This was an existing pub of the same name, built in the 1950s, in a suburb of Ellesmere Port. The agricultural character of much of the area is represented in the borough coat of arms by a sickle. In fact, where this pub stands seems to have been farmland, until the development of council and private housing here in the post-war years. Planning permission was granted in 1955 and the pub was built soon after. The name of the proposed pub was not recorded on the application.
Text about The Wheatsheaf.
The text reads: This JD Wetherspoon pub on Overpool Road perpetuates the buildings original name, when it was erected in the 1950s. In 1955, Ellesmere Port was granted Municipal Borough status. A wheatsheaf features in the borough arms, and the name may have been chosen for that reason.
The sheaf refers to the areas long association with the Earldom and County of Cheshire, which used the sign from the 13th century. In another quarter of the arms is a sickle, representing the fact that much of the area was largely agricultural until quite recently. This site and its surroundings were farmland until post-war housing development.
The ship and the sea-horse in the coat of arms denote the ports maritime trade. The tabby cat is clearly a Cheshire.
Illustrations and text about Ince.
The text reads: Standing on a patch of sandstone slightly higher than its marshy surroundings, Ince derives its name from its situation. The Celtic word ‘ynys’ means an island.
Land in the area was granted to St Werburga’s Church in Chester, by King Edgar in 958. The following year Edgar became one of the earliest kings of all England.
Ince Manor, one of the largest in the region, was the favourite residence of the Abbot of Chester’s Benedictine Abbey. It was important enough to have received two royal visitors. The first was King Edward I in 1277, followed his son King Edward II in 1323.
Parts of the Abbeys refectory hall still survive, but much of the stonework was re-used locally. The Abbey Church is built in a mixture of styles dating from the 13th century.
Ince’s first lighthouse was built in 1838, in response to the dangerous wanderings of the sand shoals in the estuary. The southern channel had moved to the Cheshire shore, where it stayed for some 40 years.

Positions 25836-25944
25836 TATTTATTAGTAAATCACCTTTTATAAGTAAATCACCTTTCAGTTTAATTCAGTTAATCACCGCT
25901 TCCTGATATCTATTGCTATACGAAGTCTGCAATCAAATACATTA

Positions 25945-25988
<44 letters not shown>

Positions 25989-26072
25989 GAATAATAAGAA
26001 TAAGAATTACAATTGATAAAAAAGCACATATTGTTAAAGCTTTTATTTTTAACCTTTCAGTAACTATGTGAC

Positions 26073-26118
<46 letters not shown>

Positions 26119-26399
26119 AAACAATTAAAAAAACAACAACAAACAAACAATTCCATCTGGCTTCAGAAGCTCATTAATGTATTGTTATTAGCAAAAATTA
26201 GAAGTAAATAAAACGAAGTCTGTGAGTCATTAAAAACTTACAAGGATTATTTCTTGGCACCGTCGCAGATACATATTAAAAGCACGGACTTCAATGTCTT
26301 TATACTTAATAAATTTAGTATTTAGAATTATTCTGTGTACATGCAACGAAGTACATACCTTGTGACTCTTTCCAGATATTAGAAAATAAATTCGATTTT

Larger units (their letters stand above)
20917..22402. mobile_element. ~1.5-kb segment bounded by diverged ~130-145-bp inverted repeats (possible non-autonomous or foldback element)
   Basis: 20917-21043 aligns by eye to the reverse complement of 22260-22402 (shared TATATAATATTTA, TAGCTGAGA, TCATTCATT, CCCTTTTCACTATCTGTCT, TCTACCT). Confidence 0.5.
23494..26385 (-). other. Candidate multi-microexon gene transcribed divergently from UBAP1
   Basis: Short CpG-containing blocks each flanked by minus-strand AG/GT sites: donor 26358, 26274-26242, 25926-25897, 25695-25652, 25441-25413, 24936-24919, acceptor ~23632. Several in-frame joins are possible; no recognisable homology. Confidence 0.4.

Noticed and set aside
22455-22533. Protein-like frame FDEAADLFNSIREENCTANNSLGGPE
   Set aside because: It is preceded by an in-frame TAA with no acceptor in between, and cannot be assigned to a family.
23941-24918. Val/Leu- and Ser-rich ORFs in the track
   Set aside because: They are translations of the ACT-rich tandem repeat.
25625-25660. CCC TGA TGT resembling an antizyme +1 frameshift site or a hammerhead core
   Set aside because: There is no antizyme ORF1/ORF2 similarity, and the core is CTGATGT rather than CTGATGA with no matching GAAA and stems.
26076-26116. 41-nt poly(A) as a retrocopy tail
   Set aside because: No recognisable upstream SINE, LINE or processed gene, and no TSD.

The building had become dilapidated by 1864, and the next year a new one was built. This was demolished in its turn, during construction of the Manchester Ship Canal.
This development was fiercely resisted by Ince’s squire. Captain Park-Yates, who refused to allow building materials to be brought across his land.
Top: left, 18th century print of the Manor House, right, the Manor House a century later.
Right: The Square, Ince
Above: Ince lighthouse.
Prints and text about The Manchester Ship Canal.
The text reads: The major industrial development of Ellesmere Port came with the construction of the Ship Canal. Various schemes for linking Manchester to the sea had been proposed over the years, and work finally began in 1887, inspired by the industrialist Daniel Adamson.
The first sod was cut by Lord Egerton at nearby Eastham. Much of the work mechanised, but thousands of navvies (an abbreviation of navigators) also laboured on the 26-mile channel. The mechanical diggers were nick-named ‘steam navvies’.
Excavated earth and clay went to make up the embankment separating the canal from the Mersey. The cutting produced stone for facing and building, and enough brick earth to make all the bricks needed.
Above: The Manchester Ship Canal
Right: above, The Gap, Ellesmere port, below, excavating the Ship Canal at Ince.
Prints and text about Hooton Hall.
The text reads: Two successive Hooton Halls, the second built in 1778, were the Stanley family seat for over 500 years. Gambling debts forced the sale of the second hall to a Mr Naylor, whose resentment of his rates bill was such that he left the building empty to avoid paying.
During World War I, Hooton Hall was used as a convalescent home for servicemen, while Hooton Park was used as an airfield. Part of the park was used by aircraft manufacturers such as Comper Swift, who produced their 100 mph swift there during the early 1930’s. Later, an auxiliary air force squadron bomber unit was based there, flying harts and hawkers. In 1938, the unit re-formed as a fighter squadron, before moving to Biggin Hill.
After World War II, the park was used for air training corps instruction, using Spitfires and, from 1951, Meteor jets. A Battle of Britain flying show was held annually at Hooton until the late 1950s when the auxiliary air services were disbanded.
Hooton Hall having been demolished, the site was rescheduled for industrial occupation. Vauxhall Motors arrived in 1958, intending to manufacture commercial vehicles. In fact, the plant was used for components production, and later vehicles assembly.
Left above, Hooton Hall, below, 1949- inspection of Mark 22 Spitfires
Above: 1981- Astra production begins at Ellesmere Port.
External photograph of the building – main entrance.
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